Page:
Google Prompt Arrives in Gmail for iOS
20.4.2018 securityweek Apple
Google this week announced that iOS users can now receive Google prompts via their Gmail application.
First released in June 2016 as a new 2-Step Verification (2SV) functionality, Google prompt allows users to confirm an attempt to log into their accounts with a single tap on their mobile devices.
Typical 2SV processes involve receiving a SMS with a login code that needs to be entered on a sign in page, a step that could prove an inconvenience at times. To eliminate this, the search giant launched Google prompt, which displays a popup message on the user’s mobile devices, asking them to confirm the login.
The feature was rolled out to both Android and iOS devices right from the start. On iOS, however, users had to have the Google Search app installed to take advantage of the feature.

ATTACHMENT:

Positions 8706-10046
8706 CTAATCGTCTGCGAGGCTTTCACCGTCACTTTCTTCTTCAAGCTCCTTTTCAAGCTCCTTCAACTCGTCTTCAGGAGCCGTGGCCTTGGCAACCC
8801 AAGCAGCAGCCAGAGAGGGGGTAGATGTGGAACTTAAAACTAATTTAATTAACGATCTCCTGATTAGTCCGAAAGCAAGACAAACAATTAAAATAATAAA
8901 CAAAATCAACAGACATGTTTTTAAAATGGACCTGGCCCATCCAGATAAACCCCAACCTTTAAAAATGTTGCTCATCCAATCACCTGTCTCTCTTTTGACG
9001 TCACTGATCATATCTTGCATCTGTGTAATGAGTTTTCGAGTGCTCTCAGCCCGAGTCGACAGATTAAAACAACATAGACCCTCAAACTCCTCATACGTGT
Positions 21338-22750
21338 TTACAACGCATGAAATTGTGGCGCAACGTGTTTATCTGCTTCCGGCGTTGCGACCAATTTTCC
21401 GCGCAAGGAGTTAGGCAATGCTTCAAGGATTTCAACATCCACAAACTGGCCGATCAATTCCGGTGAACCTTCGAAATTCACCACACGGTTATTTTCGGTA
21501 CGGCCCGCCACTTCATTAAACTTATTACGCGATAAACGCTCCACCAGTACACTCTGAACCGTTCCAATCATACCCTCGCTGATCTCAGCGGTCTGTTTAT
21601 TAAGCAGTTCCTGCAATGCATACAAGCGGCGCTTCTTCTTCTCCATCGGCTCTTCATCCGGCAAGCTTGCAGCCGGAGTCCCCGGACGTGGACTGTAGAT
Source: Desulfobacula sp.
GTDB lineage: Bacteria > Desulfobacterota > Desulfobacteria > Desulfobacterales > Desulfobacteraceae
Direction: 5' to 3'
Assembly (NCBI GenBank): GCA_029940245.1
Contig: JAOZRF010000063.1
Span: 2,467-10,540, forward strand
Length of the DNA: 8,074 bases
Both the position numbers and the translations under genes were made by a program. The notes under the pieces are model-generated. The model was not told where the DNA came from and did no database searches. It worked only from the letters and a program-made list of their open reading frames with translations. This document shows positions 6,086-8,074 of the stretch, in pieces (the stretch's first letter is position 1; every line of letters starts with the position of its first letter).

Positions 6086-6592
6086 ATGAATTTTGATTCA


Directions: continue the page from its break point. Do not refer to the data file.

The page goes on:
In July last year, after adding real-time security information about the login attempt, such as when and where it was made, Google started inviting 2SV SMS users to Google prompt.
In October last year, the company made Google prompt the primary choice for G Suite users turning on 2SV for the first time. The company pushed the feature to all of its users who choose to enable the extra layer of security, but continued to require the Google app to be installed for iOS users to benefit from the added security.
In an attempt to entice more users to start using Google prompt, the search company has now decided to eliminate this requirement.
“Today, we’re making it possible for users with iOS devices to receive prompts via their Gmail app as well. This should encourage more people to use Google prompt, which is an easier and more secure method of authenticating an account,” Google notes in a blog post.
According to Google, users who have both the Google app and Gmail app installed on their iOS devices will see the prompts from Gmail.
The availability of Google prompt in Gmail for iOS is rolling out for all G Suite editions and should become available to all users in a matter of days (though it could take up to 2 weeks to become visible for some of them).